Eve and Clothing

Ain Soph – The Unknown God

Chapter Twenty 28

F. J. Mayers

Genesis HI, v. 20: “And the man called his wife’s name Eve (“havah”), because she was the mother of all living.”

We said in Chapter XXII that the “helpmeet” needed by Adam must, among other things, be a “stepping-stone” to sex differentiation. As long as Adam remained a purely spiritual being, the spiritual prototype of “humanity,” he was, of course, bi-sexual, “male and female.” (Gen. I, v. 27.) The separation of “universal man” into individual “man” and “woman” takes place only when Adam enters the physical state. That occurs when, having “eaten of the tree” and discovered his ignorance and undone-ness, he seeks to hide himself from the eyes of God within the “substance,” “etz,” of the “garden,” i.e., by entering physical bodies.

In “Adam,” as Spiritual man, the “intelligent principle (Aish) and its complementary, the “volitive Faculty” (Aisha) were unseparated elements of one being. But in physical humanity, “Aish” becomes the male principle and “Aisha” the female. So, in the physical state, “Aish” becomes synonymous with “husband,” and “Aisha” with “wife” or “woman.

Thus the realisation of sex-differentiation on the physical plane was the means by which Adam became able to be “fruitful and multiply.” And as every human being owes his or her being to his or her mother, “Aisha” becomes the “mother” of all “being,” and Adam gives her the new name, “Eve,” “havah.” The name is derived directly from the verb “hoh” = “To be.” By changing the initial “h” into “ch” and making the “vav” as “O” into a consonant, the result is a word which denotes the “realisation” or “materialisation of being or beings.”

That is the meaning of verse 20 as simply as we can explain it.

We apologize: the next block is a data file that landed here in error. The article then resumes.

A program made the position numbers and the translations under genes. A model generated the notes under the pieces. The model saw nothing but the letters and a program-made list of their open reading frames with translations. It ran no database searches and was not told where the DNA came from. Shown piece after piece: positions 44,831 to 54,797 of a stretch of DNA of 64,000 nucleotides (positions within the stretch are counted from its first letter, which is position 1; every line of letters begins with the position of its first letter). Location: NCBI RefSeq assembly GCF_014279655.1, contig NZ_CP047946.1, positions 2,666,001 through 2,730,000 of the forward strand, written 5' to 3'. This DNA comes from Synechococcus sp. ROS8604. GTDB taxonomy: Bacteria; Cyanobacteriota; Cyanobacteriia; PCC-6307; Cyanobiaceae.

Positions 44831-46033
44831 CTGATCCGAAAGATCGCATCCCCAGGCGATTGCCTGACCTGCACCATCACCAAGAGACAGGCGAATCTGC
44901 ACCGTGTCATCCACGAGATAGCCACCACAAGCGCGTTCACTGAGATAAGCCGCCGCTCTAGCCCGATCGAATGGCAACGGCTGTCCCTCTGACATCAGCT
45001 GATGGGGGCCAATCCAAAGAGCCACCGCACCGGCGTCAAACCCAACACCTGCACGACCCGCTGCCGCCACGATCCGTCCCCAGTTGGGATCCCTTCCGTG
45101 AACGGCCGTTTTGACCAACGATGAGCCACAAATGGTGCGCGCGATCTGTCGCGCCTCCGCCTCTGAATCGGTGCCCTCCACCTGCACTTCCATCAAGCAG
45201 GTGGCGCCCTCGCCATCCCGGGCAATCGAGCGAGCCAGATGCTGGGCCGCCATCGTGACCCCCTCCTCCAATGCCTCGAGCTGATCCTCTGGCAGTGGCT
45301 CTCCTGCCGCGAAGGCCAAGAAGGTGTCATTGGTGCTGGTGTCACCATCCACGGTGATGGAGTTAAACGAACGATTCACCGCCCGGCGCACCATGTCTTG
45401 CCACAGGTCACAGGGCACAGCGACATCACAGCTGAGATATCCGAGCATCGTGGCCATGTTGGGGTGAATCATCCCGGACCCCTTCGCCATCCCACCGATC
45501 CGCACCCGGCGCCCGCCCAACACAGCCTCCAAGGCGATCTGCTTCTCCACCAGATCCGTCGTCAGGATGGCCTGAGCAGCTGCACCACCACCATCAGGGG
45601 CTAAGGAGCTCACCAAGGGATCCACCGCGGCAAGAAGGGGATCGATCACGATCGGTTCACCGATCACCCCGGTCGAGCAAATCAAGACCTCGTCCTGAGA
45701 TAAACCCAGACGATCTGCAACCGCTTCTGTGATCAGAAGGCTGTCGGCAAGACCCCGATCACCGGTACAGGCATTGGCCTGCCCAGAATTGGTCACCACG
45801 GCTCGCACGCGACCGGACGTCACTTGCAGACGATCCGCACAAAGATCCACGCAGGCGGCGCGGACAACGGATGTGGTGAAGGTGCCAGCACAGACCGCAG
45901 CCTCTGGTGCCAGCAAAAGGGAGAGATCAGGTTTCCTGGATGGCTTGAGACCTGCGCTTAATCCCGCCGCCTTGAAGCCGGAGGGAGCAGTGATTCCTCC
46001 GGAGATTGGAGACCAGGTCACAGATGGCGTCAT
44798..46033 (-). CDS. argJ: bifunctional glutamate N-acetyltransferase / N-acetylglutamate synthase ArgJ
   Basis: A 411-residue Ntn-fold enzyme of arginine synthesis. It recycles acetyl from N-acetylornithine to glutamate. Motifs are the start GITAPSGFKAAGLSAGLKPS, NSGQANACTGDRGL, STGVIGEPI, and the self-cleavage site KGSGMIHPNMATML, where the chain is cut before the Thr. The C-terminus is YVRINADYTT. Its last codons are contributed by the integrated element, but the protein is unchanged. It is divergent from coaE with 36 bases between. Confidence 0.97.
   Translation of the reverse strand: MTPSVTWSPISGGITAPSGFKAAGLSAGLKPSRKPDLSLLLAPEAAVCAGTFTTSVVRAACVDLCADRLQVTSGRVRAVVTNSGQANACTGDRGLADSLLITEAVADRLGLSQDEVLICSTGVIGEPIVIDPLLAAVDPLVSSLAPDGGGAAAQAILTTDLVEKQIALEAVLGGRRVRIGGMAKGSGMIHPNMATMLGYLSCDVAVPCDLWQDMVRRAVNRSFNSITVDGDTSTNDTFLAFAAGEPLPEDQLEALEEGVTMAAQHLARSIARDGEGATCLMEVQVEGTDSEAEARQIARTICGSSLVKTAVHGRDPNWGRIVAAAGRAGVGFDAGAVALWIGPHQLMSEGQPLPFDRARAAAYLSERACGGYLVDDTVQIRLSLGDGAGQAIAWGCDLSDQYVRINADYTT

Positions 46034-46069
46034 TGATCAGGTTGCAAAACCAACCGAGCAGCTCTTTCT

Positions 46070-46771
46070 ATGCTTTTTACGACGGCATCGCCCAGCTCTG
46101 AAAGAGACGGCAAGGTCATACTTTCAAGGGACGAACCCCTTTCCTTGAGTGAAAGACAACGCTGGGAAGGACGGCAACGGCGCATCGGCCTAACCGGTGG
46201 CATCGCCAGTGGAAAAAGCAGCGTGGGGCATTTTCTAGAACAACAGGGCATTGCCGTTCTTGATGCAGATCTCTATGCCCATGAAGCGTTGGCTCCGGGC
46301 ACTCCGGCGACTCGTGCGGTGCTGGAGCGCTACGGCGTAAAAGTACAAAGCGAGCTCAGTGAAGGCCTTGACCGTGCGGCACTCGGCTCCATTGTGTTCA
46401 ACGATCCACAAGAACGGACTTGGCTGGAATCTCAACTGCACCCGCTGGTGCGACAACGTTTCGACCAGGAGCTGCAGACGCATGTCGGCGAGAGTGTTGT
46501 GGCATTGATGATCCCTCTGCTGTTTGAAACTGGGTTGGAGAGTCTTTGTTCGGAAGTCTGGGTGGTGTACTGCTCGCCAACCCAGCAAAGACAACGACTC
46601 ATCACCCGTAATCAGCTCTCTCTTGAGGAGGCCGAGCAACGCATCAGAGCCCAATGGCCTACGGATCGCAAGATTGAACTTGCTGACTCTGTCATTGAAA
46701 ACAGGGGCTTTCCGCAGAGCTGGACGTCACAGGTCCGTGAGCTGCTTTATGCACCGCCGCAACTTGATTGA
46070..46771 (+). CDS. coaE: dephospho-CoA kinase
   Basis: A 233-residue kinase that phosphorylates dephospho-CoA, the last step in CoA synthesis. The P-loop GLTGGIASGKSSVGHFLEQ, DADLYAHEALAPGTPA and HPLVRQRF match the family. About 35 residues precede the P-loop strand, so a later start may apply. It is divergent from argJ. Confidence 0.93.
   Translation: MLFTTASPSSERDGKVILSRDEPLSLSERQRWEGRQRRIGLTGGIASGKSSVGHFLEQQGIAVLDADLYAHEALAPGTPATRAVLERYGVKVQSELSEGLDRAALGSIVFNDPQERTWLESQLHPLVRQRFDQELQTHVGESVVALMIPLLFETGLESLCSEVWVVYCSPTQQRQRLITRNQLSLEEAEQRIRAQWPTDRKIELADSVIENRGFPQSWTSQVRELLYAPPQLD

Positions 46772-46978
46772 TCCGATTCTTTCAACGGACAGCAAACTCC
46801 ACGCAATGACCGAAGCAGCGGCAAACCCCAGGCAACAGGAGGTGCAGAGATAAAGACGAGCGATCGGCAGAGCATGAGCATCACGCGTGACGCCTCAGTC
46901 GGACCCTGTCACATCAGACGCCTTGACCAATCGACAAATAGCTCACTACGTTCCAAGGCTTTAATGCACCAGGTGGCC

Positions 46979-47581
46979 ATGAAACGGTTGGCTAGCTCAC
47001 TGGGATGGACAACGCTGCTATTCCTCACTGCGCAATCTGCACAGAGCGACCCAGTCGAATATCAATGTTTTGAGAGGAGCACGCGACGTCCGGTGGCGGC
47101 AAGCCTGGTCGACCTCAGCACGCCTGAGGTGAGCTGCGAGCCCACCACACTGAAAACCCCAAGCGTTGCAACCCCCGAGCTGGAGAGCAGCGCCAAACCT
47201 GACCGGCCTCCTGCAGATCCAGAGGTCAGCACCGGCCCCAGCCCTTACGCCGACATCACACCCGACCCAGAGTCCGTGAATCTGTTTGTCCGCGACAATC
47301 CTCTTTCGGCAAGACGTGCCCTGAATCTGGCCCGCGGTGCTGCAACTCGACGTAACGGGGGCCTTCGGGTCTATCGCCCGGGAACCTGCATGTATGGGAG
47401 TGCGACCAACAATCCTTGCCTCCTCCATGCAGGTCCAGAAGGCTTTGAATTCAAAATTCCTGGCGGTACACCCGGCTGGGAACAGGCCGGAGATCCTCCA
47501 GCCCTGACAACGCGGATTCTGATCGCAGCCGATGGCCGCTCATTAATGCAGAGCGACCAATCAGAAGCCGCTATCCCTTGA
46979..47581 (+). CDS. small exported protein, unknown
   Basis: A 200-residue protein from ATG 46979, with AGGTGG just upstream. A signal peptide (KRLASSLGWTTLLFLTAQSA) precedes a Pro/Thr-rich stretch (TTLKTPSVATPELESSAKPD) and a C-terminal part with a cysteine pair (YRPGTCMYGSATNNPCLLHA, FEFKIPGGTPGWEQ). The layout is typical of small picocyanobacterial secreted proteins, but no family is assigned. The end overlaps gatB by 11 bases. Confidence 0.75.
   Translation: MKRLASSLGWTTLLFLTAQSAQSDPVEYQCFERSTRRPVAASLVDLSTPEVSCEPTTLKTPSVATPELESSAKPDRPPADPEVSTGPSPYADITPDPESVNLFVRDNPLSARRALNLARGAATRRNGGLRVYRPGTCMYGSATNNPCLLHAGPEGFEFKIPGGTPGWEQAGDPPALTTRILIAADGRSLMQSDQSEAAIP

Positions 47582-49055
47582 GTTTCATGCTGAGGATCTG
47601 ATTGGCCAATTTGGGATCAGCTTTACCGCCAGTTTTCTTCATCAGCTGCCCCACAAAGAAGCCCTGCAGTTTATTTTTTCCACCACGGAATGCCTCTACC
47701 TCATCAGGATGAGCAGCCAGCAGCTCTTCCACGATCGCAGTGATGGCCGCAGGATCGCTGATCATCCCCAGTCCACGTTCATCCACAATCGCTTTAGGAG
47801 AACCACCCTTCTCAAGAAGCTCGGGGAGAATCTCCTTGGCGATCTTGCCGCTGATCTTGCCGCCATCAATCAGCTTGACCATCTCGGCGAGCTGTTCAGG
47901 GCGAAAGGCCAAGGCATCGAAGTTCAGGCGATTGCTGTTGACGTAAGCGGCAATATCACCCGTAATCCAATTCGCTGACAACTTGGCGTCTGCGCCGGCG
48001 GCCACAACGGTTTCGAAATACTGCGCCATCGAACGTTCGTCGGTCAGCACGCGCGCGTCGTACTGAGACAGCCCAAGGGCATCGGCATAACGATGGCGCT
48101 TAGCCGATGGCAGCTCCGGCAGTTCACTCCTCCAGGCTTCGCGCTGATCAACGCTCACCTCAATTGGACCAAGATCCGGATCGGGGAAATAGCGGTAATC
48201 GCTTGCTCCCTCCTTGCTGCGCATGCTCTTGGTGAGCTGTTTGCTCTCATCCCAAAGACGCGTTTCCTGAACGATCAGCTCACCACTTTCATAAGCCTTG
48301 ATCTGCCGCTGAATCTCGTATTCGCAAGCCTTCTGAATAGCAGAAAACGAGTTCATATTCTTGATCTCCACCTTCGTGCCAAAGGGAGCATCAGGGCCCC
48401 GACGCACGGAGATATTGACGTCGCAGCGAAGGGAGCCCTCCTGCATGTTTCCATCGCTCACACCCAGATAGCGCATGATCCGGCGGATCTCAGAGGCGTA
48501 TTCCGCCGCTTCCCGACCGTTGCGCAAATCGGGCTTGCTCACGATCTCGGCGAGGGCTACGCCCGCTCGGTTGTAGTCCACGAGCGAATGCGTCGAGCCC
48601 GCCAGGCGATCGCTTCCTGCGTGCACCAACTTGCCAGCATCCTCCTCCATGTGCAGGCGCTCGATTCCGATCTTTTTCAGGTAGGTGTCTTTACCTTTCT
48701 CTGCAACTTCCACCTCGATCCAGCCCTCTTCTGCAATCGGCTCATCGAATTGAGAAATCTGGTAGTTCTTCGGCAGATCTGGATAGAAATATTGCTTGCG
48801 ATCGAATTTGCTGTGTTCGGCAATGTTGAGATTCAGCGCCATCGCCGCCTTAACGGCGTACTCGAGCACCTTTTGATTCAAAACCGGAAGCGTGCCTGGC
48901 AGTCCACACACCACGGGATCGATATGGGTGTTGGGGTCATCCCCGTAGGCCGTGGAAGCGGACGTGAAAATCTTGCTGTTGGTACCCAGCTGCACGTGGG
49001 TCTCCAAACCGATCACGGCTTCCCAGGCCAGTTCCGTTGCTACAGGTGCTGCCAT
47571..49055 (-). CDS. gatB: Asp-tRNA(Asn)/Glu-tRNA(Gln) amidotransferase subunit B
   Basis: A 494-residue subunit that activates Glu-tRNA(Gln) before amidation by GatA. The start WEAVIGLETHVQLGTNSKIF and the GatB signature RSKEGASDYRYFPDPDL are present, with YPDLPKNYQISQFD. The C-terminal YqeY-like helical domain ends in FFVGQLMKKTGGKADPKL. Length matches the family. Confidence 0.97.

(The reader will note again how invariably, whenever a “name” is given, in the Bible, to anyone or anything, it is always significantly descriptive. It is never merely an arbitrary appellative “label.”)

It would have been impossible, except in a purely metaphorical sense, to have spoken of “Aisha” having “children.” Her offspring were nothing but the realisations of the mental and spiritual purposes and desires of Adam. “Eve’s” children on the other hand, are “beings” of flesh and blood, creatures time and space. Aisha’s” activities were in the spiritual realm; “Eve’s” children were “mortals” – subject to change, transformation, transmutation, and the alternation of states of being which we call “death’ ‘-all which things are essential in their existences.

This verse has the appearance of being a preliminary introduction to the subjects to be treated of in Chapter IV and onwards. Many scholars think that it got misplaced, and should have followed verse 24. We do not agree with that view; the verse seems to us to be needed here to make the real meaning of verse 21 clear.

Genesis II, v. 21: “And the Lord God made for Adam and for his wife coats of skins and clothed them,”

This verse reads much like a continuation of Genesis III, V. 7, in which Aish and Aisha were said to have “sewed fig leaves together to make themselves aprons.” A reference to the explanation given of that verse would help us to understand what a very different matter this verse deals with. Verse 7 described what Aish and Aisha did for themselves-how they “covered” themselves with “confusion,” sorrow” and “trouble.” Verse 21 tells us of what God does for them.